Vance Albitz, a 24-year-old minor league shortstop in the St. Louis Cardinals’ organization, showed his support for American soldiers abroad by sending them baseball gloves and balls.
“I read where the soldiers over there get lonely and bored,” Albitz said to ESPN last week. Thinking of how he played with the Memphis Red-Birds last season, he said, ”I feel that way sometimes, you know? New town, new team all the time. And I’m just playing baseball. These guys are putting their lives on the line for us. I just thought somebody ought to thank them for it.”
The idea came to Albitz when he read an article in which a soldier was asked what he would most like to have sent to him and answered, “Two gloves and a ball."
Out of his parents’ garage in Torrence, Calif. Ablitz boxes the gloves after his dad oil them and fixes the strings. It’s not easy task, getting the donated gloves and then getting the money to ship them, which is about $25 per box. That’s not stopping Albitz from trying to reach a total of 1,000 gloves sent before he begins training for the Cardinals on February 23. “Then I’ve really got to stop,” he said.
What might keep Albitz’s nose to the dirt the most are the emails he receives from the troops who have received their gloves. A couple read:
You made our day when we got the gloves. We will be playing ball tomorrow afternoon thanks to you. I am a die-hard Red Sox fan. I wish they would pick up a guy like you.
– SPC Dwight Gerhart
Coming back from a mission outside the wire and having the ability to wind down and play catch is a huge stress reliever.
– Kyle Kent, U.S. Army Cavalry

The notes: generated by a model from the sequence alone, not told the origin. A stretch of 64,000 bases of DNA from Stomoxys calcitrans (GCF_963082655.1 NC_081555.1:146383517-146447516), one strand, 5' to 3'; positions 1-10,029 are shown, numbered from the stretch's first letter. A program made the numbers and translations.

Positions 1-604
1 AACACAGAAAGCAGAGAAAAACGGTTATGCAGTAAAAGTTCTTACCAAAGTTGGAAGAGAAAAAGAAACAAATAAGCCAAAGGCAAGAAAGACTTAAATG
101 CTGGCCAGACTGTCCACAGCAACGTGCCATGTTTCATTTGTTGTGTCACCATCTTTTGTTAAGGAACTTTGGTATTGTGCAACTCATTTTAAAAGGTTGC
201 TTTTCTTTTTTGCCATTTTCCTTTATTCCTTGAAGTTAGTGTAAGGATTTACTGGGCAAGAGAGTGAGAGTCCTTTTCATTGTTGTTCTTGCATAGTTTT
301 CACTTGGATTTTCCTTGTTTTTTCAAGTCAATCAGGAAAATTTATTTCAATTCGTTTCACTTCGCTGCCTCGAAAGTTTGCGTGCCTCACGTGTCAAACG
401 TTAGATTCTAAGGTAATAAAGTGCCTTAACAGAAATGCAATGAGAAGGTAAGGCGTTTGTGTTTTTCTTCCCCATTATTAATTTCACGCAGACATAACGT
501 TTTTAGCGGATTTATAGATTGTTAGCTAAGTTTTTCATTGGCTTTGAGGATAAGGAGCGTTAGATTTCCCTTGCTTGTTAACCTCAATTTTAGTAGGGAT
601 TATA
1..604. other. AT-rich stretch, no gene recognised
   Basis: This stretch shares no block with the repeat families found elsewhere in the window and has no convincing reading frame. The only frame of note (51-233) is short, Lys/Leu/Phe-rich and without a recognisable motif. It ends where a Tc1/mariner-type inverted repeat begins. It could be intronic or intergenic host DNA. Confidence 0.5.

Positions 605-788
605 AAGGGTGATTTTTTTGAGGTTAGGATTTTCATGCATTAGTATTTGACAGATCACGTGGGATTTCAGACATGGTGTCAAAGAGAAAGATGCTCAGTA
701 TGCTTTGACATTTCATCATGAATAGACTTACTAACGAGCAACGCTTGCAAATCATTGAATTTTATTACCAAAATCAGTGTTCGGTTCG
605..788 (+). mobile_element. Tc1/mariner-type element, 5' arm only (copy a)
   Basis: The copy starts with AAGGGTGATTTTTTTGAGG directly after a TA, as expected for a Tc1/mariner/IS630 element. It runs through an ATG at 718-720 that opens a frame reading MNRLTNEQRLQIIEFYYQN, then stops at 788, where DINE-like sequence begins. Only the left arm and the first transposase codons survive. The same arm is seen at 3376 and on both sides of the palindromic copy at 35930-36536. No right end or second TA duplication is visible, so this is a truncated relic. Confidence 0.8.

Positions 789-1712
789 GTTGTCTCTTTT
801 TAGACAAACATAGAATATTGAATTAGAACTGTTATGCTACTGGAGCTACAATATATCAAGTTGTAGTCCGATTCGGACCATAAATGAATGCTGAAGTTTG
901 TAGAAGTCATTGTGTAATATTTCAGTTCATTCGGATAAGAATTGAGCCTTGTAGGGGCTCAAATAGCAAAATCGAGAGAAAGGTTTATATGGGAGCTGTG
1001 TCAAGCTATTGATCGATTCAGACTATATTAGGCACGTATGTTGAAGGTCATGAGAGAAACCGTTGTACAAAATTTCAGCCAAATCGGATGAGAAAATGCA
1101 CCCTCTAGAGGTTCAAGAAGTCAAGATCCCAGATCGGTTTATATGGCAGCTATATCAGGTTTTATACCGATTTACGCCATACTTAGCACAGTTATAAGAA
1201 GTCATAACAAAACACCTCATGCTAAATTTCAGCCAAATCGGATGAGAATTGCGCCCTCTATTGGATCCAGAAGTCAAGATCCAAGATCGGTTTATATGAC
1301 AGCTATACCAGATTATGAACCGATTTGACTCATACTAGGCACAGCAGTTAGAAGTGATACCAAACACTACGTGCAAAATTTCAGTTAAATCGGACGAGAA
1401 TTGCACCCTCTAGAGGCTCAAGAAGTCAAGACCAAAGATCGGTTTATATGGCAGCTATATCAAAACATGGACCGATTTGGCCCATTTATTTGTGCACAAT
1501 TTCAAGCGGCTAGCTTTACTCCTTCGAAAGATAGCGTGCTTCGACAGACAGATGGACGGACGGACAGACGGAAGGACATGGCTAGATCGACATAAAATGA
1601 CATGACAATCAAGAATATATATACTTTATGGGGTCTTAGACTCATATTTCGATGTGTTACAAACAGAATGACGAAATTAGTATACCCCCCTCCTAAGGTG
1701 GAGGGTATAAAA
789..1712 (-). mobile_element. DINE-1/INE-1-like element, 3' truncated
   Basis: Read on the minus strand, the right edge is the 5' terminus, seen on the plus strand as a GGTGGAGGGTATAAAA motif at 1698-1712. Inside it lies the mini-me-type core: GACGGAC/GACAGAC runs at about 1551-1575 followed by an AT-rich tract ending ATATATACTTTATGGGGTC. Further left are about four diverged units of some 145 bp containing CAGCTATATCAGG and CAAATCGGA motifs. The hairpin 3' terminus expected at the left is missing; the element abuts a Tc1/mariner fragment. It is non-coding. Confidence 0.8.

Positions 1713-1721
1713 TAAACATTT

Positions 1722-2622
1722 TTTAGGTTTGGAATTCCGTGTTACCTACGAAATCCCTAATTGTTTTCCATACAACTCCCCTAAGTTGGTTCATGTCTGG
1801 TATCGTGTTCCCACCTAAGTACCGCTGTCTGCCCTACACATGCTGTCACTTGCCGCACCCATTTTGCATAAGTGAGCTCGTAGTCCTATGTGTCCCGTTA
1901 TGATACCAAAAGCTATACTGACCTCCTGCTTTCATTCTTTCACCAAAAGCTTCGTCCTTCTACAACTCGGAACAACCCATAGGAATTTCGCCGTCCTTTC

When U.S. Army Specialist Shaun Pelt ripped open a box to find four gloves and four baseballs inside, he told ESPN, “All of a sudden, it was like Christmas again.”
To help get more gloves out to the troops, Albitz set up a website called Gloves 4 Troops where people can donate their own gloves.
On the site is a simple 3-step process:
“Seems like every glove comes with a story,” Albitz said. One man included a note with his donation:
This is my dad’s super-old glove. I took it to Cooperstown after he died and played catch outside the museum. Then I went to his grave and said, Well, Dad, you never got to Cooperstown, but your glove did.”
A Vietnam veteran wrote to Albitz saying he would have loved to have gotten a couple gloves while fighting abroad. “Not just for the games of catch,” he said, but “just to know people cared about us. We didn’t think anybody cared.”
Using even his own money, Albitz is determined to show the men and women in arms that people care.
According to Gloves 4 Troops, there are 20 days left for people to donate gloves and baseballs before Albitz’s training begins. However, once the 2013 baseball season ends, he will resume taking donations.